It's easy to just go through the motions of a brand-positioning project and come out with an average, nondistinctive outcome everyone can feel good about.
But why settle for less than great?
I've had the opportunity to develop brand-positioning platforms for more than 25 years, in every possible setting. Here is what I have learned about what can go wrong—common mistakes and what to do about them.
1. A Poorly Defined Business Problem to Kick-Off the Project
Clearly defining the problem you are trying to solve is an essential step in any positioning development process. But each problem statement has built-in assumptions that often limit the ability to identify a truly novel and relevant solution.
Also, problems are often stated within a specific context (market situation, corporate culture, preconceived notions, etc.) that put a major constraint on your ability to identify novel solutions.
Most teams do not spend enough time on this part of the process.
2. An Obsessive Focus on What the Audience Wants
The "benefit" is obviously an important element of any brand-positioning statement. And in some rare instances, a brand benefit is so compelling that it creates enough traction and appeal for the brand on its own. But that is usually the exception rather than the rule.
What is often more important is for your audience to understand how your brand uniquely delivers on the benefit, why it does so, and in what context. The "brand benefit" is only one of 26 potential angles to look at.
3. Letting the Loudest Voice in the Room Dictate the Ideation Session
We've all experienced brainstorming sessions in which one participant hijacks the process—either because he is particularly vocal or he has a preconceived notion of what the solution should be. Or she is the highest paid and most senior person in the room and no one dares contradict her ideas (good leaders are aware of this phenomenon and act accordingly).
You need to ensure that doesn't happen, either by carefully deciding whom to invite to the work sessions or by moderating the brainstorming accordingly.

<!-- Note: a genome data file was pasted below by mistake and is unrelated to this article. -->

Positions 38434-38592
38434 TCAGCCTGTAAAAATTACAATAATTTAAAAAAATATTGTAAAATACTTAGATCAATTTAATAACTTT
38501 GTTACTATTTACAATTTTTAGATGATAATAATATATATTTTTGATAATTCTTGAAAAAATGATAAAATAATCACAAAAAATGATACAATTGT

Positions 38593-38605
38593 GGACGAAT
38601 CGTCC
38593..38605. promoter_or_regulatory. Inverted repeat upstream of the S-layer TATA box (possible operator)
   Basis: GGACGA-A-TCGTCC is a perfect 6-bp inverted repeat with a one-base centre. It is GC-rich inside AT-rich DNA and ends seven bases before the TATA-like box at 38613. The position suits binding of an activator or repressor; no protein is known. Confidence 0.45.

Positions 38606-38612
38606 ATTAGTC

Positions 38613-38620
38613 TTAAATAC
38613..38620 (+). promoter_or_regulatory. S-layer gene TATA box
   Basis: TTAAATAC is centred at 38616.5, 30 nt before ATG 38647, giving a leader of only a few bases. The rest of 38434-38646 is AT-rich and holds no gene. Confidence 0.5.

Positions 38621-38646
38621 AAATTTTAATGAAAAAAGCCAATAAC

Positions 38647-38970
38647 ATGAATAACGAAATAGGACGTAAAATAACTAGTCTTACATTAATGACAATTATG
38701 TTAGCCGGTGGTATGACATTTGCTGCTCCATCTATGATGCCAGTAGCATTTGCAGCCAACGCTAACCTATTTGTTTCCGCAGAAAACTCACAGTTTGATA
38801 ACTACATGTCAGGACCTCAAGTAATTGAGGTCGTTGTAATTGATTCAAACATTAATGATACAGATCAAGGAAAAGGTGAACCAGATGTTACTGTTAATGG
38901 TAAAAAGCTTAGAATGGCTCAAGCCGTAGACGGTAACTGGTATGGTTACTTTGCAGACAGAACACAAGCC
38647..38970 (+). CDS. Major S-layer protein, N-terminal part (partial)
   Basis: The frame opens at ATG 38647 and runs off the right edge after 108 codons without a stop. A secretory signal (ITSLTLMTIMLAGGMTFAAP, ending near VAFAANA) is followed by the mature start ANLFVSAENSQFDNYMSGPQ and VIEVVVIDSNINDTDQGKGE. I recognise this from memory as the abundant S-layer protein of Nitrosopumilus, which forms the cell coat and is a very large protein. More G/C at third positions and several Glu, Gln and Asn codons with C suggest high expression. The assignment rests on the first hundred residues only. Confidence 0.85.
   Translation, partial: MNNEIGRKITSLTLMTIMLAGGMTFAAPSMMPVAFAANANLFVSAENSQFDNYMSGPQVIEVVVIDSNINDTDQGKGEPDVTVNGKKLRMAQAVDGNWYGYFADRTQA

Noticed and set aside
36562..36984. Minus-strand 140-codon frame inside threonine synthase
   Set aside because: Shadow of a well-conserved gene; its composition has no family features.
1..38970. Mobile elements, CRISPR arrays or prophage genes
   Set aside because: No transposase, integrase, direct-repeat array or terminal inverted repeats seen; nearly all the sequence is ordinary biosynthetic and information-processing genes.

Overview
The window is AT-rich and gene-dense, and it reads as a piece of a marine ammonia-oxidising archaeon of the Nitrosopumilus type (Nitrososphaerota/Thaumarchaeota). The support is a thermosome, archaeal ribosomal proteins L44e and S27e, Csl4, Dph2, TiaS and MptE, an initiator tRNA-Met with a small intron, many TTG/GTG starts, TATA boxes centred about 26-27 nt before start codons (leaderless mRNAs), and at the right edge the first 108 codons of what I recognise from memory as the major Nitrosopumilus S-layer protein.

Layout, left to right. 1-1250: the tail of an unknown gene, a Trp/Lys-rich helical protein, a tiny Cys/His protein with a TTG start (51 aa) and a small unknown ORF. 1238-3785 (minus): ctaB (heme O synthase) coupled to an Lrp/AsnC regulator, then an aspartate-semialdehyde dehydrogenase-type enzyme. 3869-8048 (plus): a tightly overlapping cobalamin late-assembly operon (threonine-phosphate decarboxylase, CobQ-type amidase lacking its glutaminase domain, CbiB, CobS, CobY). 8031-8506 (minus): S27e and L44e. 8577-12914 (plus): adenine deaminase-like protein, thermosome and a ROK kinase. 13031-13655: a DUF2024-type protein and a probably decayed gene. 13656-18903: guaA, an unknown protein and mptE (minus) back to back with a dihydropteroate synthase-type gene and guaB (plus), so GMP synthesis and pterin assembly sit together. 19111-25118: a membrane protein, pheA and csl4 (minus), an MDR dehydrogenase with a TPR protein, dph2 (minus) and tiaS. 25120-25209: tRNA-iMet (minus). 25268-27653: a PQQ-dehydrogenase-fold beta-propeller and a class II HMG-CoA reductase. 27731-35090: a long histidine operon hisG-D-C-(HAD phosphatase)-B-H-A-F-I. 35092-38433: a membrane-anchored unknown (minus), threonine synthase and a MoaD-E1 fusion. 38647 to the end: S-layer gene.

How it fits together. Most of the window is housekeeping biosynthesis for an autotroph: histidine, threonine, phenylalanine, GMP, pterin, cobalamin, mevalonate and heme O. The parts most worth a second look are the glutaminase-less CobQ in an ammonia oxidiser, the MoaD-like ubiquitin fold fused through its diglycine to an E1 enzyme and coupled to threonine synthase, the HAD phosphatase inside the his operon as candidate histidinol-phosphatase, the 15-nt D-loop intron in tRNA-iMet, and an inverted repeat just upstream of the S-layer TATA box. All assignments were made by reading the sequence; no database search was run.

4. Focusing on Category Consumers Rather Than Real People
People have a lot on their minds, and the chances that your brand and product are part of their top priorities and concerns is almost zero.
So, when developing a brand-positioning platform, it is important to understand people's life circumstances, their overall self-image, and even the social and cultural context in which they use your category and brand.
That simple shift in perspective will enable you to speak about your brand in a way that connects—with relevance to people and their lives.
5. A Lack of Insight and Lack of an 'Idea' in Your Brand-Positioning Statement
Good brand-positioning statements capture an idea that is either based on a unique insight or that resolves an inherent tension (brand, people, culture). Weak positioning statements usually capture an "ideal" but boring summary of everything the customer desires.
Yes, moms want their kids to be happy and also eat their vegetables. Yes, moms have a chaotic life. And yes, Millennials want to do some good. Those are not insights; they are generally accepted truths that are not specific to your brand.
6. The Expectation That Differentiation Will Just 'Happen' as the Brand-Positioning Platform Is Brought to Life
This is often the default justification either for a weak and generic positioning platform (see the previous point) or for positioning platforms that are the result of group compromise. It's lazy. It delegates the responsibility and pressure onto the design or creative team, making their job much more difficult.